Children of Thomas Casbon (1803–1888): Emma

Emma Elizabeth Casbon was the last child born to Thomas and Emma (Scruby) Casbon, and the only one born in the United States. Her life is poorly documented. Reporting of births was not required in Ohio until the 1850s, so there is no official record of her birth. The birth date carved into her grave… Continue reading Children of Thomas Casbon (1803–1888): Emma

Children of Thomas Casbon (1803–1888): Jesse

Jesse Casbon was the fourth surviving child of Thomas and Emma (Scruby, 1811–1870) Casbon, and the last one born before their departure for America. Jesse was born November 23, 1843 and baptized May 26, 1844 in Meldreth.[1],[2] Jesse would have been less than 3 years old when the family boarded the Parkfield, bound for America,… Continue reading Children of Thomas Casbon (1803–1888): Jesse

Children of Thomas Casbon (1803–1888): Charles Thomas

Charles Thomas Casbon was the third surviving child and second surviving son of Thomas and and Emma (Scruby) Casbon. He is the first Casbon family member in my records to bear the name Charles. Like his brother Sylvester, his life is relatively well documented, thanks both to his long life and his biography, published in… Continue reading Children of Thomas Casbon (1803–1888): Charles Thomas

Children of Thomas Casbon (1803–1888): Sylvester V

After the birth of Mary Ann Casbon in 1833, Thomas and Emma (Scruby) Casbon named their second child, a son, “Sell.” He was born about August, 1835, baptized July 1st, 1836, and buried July 24, 1836 at the age of 11 months. [1],[2] Their third child was also a son, and as was common at… Continue reading Children of Thomas Casbon (1803–1888): Sylvester V

Children of Thomas Casbon (1803–1888): Mary Anne

My third great grandfather Thomas Casbon and his wife Emma (Scruby) had five children who survived into adulthood. Four were born in England and the fifth was born in Ohio, less than a year after their arrival in the United States. Their oldest child was Mary Ann, born in about 1833. What did thirteen-year old… Continue reading Children of Thomas Casbon (1803–1888): Mary Anne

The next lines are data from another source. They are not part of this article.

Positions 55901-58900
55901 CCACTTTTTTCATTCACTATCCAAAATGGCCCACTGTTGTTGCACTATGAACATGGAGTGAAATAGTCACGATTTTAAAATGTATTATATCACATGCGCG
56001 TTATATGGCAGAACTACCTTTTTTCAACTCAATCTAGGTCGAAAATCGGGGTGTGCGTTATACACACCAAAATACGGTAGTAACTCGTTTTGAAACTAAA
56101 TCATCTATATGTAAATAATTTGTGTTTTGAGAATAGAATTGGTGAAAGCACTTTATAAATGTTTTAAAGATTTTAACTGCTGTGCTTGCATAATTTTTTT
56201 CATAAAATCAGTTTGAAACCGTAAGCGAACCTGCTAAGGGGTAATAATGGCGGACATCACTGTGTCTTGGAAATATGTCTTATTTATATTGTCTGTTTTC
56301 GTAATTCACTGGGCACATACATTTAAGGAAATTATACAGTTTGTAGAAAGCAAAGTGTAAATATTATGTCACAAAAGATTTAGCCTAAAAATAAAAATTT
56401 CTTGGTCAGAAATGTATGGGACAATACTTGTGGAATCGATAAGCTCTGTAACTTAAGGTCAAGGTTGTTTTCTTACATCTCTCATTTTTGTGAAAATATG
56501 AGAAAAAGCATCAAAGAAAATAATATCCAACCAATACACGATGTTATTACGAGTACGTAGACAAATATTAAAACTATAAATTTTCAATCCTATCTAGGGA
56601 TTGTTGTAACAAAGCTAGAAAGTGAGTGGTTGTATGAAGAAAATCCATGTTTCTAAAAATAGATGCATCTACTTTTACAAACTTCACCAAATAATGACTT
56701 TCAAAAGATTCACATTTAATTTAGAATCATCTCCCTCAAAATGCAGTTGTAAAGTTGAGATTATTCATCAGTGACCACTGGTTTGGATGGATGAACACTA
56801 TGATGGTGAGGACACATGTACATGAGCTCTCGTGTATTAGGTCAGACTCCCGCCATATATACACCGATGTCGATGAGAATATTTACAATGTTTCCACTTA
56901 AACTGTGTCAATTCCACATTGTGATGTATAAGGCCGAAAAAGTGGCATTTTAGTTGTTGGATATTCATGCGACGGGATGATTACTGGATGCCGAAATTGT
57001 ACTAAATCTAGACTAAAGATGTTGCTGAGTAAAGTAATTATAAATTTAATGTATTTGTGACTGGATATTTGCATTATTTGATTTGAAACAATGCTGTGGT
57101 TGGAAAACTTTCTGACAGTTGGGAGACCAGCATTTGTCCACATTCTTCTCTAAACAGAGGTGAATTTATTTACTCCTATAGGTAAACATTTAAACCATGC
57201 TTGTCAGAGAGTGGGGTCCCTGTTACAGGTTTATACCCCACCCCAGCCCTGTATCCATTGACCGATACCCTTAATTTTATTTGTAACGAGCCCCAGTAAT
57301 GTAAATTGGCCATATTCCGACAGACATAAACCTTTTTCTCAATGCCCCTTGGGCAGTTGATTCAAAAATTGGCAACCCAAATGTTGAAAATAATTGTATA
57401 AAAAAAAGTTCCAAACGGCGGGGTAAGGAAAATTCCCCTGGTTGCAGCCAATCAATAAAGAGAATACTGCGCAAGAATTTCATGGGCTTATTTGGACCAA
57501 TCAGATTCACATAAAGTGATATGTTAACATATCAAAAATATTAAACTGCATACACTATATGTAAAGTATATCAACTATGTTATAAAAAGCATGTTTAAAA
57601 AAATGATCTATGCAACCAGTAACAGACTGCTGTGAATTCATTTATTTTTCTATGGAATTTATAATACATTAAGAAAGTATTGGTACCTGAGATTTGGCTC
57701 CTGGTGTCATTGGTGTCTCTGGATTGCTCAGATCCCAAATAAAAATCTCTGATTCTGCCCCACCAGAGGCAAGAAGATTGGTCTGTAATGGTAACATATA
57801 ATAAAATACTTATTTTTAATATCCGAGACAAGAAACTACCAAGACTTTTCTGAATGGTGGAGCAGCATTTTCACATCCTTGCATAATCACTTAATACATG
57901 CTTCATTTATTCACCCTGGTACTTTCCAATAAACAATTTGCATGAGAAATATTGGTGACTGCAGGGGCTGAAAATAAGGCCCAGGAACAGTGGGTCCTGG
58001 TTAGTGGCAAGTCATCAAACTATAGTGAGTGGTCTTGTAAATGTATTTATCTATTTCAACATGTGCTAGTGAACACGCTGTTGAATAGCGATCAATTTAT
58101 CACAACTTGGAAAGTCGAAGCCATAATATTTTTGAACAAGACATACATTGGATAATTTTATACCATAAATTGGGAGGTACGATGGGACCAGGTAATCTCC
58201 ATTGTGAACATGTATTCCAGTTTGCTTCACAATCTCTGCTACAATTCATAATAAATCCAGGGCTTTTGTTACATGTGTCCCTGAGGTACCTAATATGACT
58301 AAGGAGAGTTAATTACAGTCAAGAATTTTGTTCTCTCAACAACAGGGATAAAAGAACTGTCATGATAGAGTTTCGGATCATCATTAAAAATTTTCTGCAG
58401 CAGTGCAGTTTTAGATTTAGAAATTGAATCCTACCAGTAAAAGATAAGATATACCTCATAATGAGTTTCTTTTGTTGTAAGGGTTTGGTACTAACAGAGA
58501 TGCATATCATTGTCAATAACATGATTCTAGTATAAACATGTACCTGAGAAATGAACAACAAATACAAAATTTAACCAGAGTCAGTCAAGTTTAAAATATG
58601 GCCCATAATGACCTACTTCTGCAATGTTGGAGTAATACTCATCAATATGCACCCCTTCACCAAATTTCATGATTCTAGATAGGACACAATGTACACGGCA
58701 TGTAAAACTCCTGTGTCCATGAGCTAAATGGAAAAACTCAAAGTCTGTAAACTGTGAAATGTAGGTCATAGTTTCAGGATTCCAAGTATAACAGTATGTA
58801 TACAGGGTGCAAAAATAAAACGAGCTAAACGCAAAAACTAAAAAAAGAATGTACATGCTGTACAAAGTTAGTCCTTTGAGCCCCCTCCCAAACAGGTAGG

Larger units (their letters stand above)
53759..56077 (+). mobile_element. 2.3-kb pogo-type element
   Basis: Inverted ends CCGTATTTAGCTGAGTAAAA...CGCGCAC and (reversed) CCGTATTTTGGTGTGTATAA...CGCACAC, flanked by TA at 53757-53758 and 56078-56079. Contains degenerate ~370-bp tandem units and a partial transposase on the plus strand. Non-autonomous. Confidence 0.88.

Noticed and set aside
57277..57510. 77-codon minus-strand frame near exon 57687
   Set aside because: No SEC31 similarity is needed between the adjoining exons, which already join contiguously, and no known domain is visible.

James Casbon in the 1880 U.S. Census, Porter Township, Porter County, Indiana

James Casbon (abt. 1813—1884) was the subject of an earlier post. He is the common ancestor to many Casbon descendants, both in the United States and United Kingdom. Because of his relatively short time in America, there are few records about his life here. He only appears in one U.S. Census, that of 1880, since… Continue reading James Casbon in the 1880 U.S. Census, Porter Township, Porter County, Indiana

From England to Indiana, Part 8

This the eighth and final post concerning a handwritten family history of Isaac Casbon, his son Thomas, and Thomas’ descendants. The final section of the document introduces three new characters to the story. (Click on image to enlarge) Mary Payne & Rachell or Emma Payne came to America & They were the daughters of Sarah… Continue reading From England to Indiana, Part 8

From England to Indiana, Part 7

This the seventh in a series of posts reviewing a handwritten family history of Isaac Casbon and his son Thomas. I’ve been dividing it into ‘bite-sized’ chunks to keep from overwhelming myself and my readers. This post will cover Emma Scruby’s (wife of Thomas) brother James and his descendents. (Click on image to enlarge) James… Continue reading From England to Indiana, Part 7

From England to Indiana, Part 6

This the sixth post describing the handwritten family history of Isaac Casbon and his son Thomas. Thomas is my third great grandfather. This section looks at Emma Scruby’s (Thomas’ wife) immediate family. (Click on image to enlarge) Record of Emma Scruby her father was Sylvester Scruby his father’s name was Joseph Scruby Syveste Scruby scruby… Continue reading From England to Indiana, Part 6

Why Indiana?

In a previous post I asked why Thomas Casbon left Ohio for Indiana. It seems that he was making a good go of things in Ohio. He owned his own farm. He raised his children to adulthood there. We’ll probably never know exactly why he decided to move, but it’s likely there was more than one… Continue reading Why Indiana?